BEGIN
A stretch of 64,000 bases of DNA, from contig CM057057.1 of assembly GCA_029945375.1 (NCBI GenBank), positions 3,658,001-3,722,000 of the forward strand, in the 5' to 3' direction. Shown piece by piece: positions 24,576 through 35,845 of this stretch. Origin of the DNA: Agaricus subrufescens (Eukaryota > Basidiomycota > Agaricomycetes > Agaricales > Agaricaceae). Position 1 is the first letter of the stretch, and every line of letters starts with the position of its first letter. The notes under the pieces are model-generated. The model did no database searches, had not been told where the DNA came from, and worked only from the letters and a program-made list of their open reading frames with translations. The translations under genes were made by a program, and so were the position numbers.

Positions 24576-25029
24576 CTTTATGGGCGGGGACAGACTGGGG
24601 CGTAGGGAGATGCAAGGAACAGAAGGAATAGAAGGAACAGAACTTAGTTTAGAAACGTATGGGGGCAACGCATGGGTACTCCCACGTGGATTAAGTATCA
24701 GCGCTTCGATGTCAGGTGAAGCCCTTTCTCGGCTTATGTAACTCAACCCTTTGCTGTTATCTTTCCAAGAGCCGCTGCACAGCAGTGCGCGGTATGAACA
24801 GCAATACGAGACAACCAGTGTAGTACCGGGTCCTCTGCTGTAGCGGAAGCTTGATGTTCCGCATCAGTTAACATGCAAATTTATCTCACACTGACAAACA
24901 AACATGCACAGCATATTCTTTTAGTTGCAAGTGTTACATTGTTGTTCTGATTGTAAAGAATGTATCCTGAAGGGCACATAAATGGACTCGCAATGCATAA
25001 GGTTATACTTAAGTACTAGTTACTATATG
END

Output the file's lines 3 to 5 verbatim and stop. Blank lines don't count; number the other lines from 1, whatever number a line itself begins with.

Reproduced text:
24576 CTTTATGGGCGGGGACAGACTGGGG
24601 CGTAGGGAGATGCAAGGAACAGAAGGAATAGAAGGAACAGAACTTAGTTTAGAAACGTATGGGGGCAACGCATGGGTACTCCCACGTGGATTAAGTATCA
24701 GCGCTTCGATGTCAGGTGAAGCCCTTTCTCGGCTTATGTAACTCAACCCTTTGCTGTTATCTTTCCAAGAGCCGCTGCACAGCAGTGCGCGGTATGAACA